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From French développer, from Middle French desveloper, from Old French desveloper, from des- + voloper, veloper, vloper ‎(to wrap, wrap up) (compare Italian -viluppare, Old Italian alternate form goluppare ‎(to wrap)) from Vulgar Latin base *vlopp-, *wlopp- "to wrap" ultimately from Proto-Germanic *wrappan-, *wlappan- ‎(to wrap, roll up, turn, wind), from Proto-Indo-European *werb- ‎(to turn, bend) [1]. Akin to Middle English wlappen ‎(to wrap, fold) (Modern English lap "to wrap, involve, fold"), Middle English wrappen ‎(to wrap), Middle Dutch lappen ‎(to wrap up, embrace), Danish dialectal vravle ‎(to wind, twist), Middle Low German wrempen ‎(to wrinkle, scrunch, distort), Old English wearp ‎(warp). The word acquired its modern meaning from the 17th century belief that an egg contains the animal in miniature and matures by growing larger and shedding its envelopes.



develop ‎(third-person singular simple present develops, present participle developing, simple past and past participle developed or developt)

  1. (intransitive) To change with a specific direction, progress.
    Let's see how things develop and then make our decision.
  2. (transitive, intransitive) To progress through a sequence of stages.
    Isabel developed from a tropical depression to a tropical storm to a hurricane.   An embryo develops into a fetus and then into an infant.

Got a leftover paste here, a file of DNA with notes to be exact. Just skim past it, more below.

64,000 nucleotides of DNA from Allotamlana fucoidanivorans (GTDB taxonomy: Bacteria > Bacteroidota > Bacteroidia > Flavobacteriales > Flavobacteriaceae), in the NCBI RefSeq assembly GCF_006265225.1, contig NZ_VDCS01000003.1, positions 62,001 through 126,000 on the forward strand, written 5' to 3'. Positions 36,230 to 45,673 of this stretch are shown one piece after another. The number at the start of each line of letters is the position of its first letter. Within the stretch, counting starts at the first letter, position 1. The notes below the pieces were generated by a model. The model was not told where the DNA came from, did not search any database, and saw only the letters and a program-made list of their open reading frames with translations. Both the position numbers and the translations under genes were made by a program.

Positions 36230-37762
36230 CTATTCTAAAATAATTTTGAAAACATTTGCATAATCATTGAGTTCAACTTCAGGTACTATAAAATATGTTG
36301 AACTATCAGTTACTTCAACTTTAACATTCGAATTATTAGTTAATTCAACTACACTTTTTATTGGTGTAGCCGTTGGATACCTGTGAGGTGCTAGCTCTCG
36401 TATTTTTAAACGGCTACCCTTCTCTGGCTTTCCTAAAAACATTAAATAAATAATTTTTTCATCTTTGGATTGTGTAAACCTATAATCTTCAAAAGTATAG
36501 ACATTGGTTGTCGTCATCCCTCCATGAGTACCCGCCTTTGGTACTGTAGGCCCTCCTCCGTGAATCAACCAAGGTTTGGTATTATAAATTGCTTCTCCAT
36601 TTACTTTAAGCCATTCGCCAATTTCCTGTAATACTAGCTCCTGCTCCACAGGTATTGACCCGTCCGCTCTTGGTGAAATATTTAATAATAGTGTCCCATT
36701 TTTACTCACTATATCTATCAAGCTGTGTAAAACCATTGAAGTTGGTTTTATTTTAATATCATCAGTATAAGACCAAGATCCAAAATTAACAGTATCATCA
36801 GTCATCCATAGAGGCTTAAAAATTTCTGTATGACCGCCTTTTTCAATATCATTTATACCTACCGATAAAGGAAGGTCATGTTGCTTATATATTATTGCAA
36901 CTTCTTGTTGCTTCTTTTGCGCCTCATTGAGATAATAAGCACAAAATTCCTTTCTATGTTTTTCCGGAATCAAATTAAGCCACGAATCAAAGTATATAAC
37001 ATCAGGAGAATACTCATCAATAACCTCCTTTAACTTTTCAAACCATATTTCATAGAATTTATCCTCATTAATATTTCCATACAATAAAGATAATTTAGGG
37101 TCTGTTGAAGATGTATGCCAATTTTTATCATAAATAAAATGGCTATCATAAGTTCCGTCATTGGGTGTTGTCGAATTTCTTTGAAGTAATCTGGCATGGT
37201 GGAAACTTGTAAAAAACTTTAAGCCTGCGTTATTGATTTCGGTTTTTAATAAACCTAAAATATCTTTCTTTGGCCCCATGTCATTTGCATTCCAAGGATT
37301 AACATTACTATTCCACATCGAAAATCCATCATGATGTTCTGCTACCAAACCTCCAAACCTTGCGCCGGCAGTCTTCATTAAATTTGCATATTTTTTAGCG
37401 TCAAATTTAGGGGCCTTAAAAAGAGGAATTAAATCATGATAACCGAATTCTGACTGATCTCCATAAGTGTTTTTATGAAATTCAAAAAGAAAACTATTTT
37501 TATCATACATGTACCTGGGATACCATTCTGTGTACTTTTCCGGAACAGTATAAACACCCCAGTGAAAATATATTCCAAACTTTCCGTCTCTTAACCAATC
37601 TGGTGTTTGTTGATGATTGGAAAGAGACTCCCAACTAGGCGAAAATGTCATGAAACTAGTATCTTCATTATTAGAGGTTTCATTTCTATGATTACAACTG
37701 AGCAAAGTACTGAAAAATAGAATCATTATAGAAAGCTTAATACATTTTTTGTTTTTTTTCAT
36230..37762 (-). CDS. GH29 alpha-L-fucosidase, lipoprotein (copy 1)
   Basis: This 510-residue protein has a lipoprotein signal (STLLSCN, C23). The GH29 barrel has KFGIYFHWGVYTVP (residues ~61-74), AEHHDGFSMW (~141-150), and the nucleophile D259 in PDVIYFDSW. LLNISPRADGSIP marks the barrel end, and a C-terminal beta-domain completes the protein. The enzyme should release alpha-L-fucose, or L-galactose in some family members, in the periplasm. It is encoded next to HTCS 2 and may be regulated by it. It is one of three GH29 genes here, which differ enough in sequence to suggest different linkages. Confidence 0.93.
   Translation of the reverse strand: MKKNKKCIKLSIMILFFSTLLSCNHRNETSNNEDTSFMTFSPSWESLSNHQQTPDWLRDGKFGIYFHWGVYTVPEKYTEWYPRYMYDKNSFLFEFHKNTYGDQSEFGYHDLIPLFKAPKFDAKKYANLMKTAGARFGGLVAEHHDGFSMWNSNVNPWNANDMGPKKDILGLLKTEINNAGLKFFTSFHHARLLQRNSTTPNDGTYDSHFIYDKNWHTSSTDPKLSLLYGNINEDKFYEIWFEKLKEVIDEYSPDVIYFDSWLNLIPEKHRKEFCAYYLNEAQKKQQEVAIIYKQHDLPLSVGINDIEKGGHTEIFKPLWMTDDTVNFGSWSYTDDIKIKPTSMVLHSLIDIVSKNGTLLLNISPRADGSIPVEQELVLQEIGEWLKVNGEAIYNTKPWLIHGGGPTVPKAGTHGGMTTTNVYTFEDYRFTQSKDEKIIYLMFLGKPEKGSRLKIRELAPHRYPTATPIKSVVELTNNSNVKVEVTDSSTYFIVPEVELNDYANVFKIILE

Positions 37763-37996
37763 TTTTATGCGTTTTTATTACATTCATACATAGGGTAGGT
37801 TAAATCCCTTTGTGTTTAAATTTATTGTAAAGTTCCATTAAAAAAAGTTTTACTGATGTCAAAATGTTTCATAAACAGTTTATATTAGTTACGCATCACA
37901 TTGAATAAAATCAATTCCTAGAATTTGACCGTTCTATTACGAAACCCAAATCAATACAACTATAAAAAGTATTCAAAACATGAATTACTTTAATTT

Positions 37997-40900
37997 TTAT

• Owen
      All insects [] acquire the jointed legs before the wings are fully developed.
  3. (transitive) To advance; to further; to promote the growth of.
    • Jowett (Thucyd)
      We must develop our own resources to the utmost.
  4. (transitive) To create.
    • 2013 July-August, Catherine Clabby, “Focus on Everything”, in American Scientist:
      Not long ago, it was difficult to produce photographs of tiny creatures with every part in focus. [] A photo processing technique called focus stacking has changed that. Developed as a tool to electronically combine the sharpest bits of multiple digital images, focus stacking is a boon to biologists seeking full focus on a micron scale.
    I need to develop a plan for the next three weeks.
  5. (transitive) To bring out images latent in photographic film.
    Please develop this roll of film.
  6. (transitive) To acquire something usually over a period of time.
    I have been in England enough to develop a British accent.   You will develop calluses if you play the cello.   She developed bad eating habits.
  7. (chess, transitive) To place one's pieces actively.
    I need to develop my white-square bishop.
  8. (snooker, pool) To cause a ball to become more open and available to be played on later. Usually by moving it away from the cushion, or by opening a pack.
  9. (mathematics) To change the form of (an algebraic expression, etc.) by executing certain indicated operations without changing the value.

Usage notes[edit]

  • Objects: plan, software, program, product, story, idea.

Related terms[edit]


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